The Twelve Systems
|3||Triad||Action & Relatedness|
In his four-volume masterwork The Dramatic Universe, written between 1956 and 1961 (Bennett, 1956-61; Bennett 1993), Bennett worked to find a way to identify and understand the underlying pattern and structure of a particular thing—be it an object, action, relationship, situation, process, or whatever—by turning to the experienced quality of number. Thus Bennett contended that the qualitative significance of oneness could be drawn upon to indicate the particular whole in which one is concerned, while the qualitative meaning of twoness could be used to indicate the various differences, polarities, and complementarities present in the whole. Yet again, he contended that threeness could help to define relationship and process, while four-ness could help define activity; fiveness, significance; sixness, event; seveness, transformation; and so forth. The central assumption of Systematics is that there is something inherent in number itself that is fundamental to the way the world is and the way we can understand it. As Bennett’s colleague Anthony Blake explains, “If we are able to penetrate more deeply into the nature of number, then we must become able to see reality more clearly” (Blake 1991, 2).
Bennett used the word system to designate the underlying pattern that a specific number represents. Further, by using the Greek word for the particular number followed by the suffix –ad, he gave each system a name. Thus the monad represents one-ness; the dyad, twoness; the triad, threeness; the tetrad,fourness, and so forth. Bennett argued that each of these systems would offer varying but equally accurate perspectives on the particular thing in which the researcher is interested. In this way, he or she might gain a more comprehensive and integrated understanding of the thing and be better able to appreciate and to work with it.1
Function, resting on the world as interaction, has no inherent principle of its own and can therefore be understood in many different ways according to the categories. Will, however is through and through relatedness and must contain the principle of three foldness. This is not at first obvious, until one reflects that will as an urge by itself can never “do” anything, and that there must be a resistance for something to happen. This resistance itself must have a will character. One can then grasp that no condition of affirmation - urge and denial - resistance can in and by itself lead to anything without mediation. This is the third force of reconciliation which allows for independence from purpose and mechanism, urge and resistance. In the domain of Being, the essential characteristic is subsistence: Being is. This is more than relatedness or dynamism and corresponds to four-foldness. Again, this is not immediately obvious, until one grasps how it is that a four-fold structure allows for the establishment of a definite order that can be maintained while allowing for internal differentiation. An anthropomorphic way of putting this is that it allows consciousness, which gives being access to itself without dissolving its own structure (consciousness is far more puzzling than it at first seems).2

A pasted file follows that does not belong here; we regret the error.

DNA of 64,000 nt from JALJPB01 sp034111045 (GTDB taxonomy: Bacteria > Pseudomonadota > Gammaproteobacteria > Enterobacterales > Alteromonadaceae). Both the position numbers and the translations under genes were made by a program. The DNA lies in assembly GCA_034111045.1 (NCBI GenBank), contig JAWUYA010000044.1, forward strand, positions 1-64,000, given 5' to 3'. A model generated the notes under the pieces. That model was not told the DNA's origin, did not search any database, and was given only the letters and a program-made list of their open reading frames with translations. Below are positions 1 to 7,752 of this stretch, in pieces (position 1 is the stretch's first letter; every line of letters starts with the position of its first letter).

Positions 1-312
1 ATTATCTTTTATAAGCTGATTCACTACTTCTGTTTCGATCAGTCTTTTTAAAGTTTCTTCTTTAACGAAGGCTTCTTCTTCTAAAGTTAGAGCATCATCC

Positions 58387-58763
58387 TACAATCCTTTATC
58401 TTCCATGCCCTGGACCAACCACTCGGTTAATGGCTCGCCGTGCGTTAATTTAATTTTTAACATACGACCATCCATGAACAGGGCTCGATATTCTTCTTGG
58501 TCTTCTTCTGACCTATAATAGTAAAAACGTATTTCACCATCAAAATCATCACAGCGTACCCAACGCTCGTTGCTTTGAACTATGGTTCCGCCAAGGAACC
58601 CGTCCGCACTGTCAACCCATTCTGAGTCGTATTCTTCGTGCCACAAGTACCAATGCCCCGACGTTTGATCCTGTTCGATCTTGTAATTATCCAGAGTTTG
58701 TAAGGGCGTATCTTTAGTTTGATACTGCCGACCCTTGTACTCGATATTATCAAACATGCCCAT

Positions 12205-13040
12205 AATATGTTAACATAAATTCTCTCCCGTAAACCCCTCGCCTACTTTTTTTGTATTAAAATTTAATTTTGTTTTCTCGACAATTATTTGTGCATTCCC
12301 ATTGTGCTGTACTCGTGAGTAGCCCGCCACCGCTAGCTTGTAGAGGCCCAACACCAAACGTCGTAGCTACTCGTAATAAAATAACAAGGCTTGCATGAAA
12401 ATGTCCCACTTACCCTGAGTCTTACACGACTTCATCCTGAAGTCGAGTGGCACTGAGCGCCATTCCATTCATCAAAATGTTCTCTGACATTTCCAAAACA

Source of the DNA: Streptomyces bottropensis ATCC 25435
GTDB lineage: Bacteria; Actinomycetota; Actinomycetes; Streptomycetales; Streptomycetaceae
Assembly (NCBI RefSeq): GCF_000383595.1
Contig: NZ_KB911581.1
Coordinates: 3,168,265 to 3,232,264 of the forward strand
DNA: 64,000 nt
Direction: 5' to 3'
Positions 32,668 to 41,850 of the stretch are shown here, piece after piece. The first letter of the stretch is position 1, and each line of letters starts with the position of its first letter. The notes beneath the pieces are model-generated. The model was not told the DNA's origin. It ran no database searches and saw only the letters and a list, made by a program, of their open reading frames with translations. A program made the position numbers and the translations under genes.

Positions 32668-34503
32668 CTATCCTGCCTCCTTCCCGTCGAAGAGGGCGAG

“Numbers then become typical psychological patterns of motion about which we can make the following statements: One comprises wholeness, two divides, repeats and engenders symmetries, three centers the symmetries and initiates linear succession, four acts as a stabilizer by turning back to the one as well as bringing forth observables by creating boundaries, and so on.” (Marie Louise von Franz)
One striking thing is that Bennett often spoke of the pentad as enabling us to identify the monad: whereas the monad itself is like a collection, the pentad shows a self-sufficient whole. With the pentad, the monad discovers its ‘name’.3
Using Pascal's Triangle, Anthony Blake's Lattice Systematics4 provide “infinite depth and infinite exemplification. In Lattice Systems the systems are no longer isolated constructs but form one intricate and possibly dynamic whole.”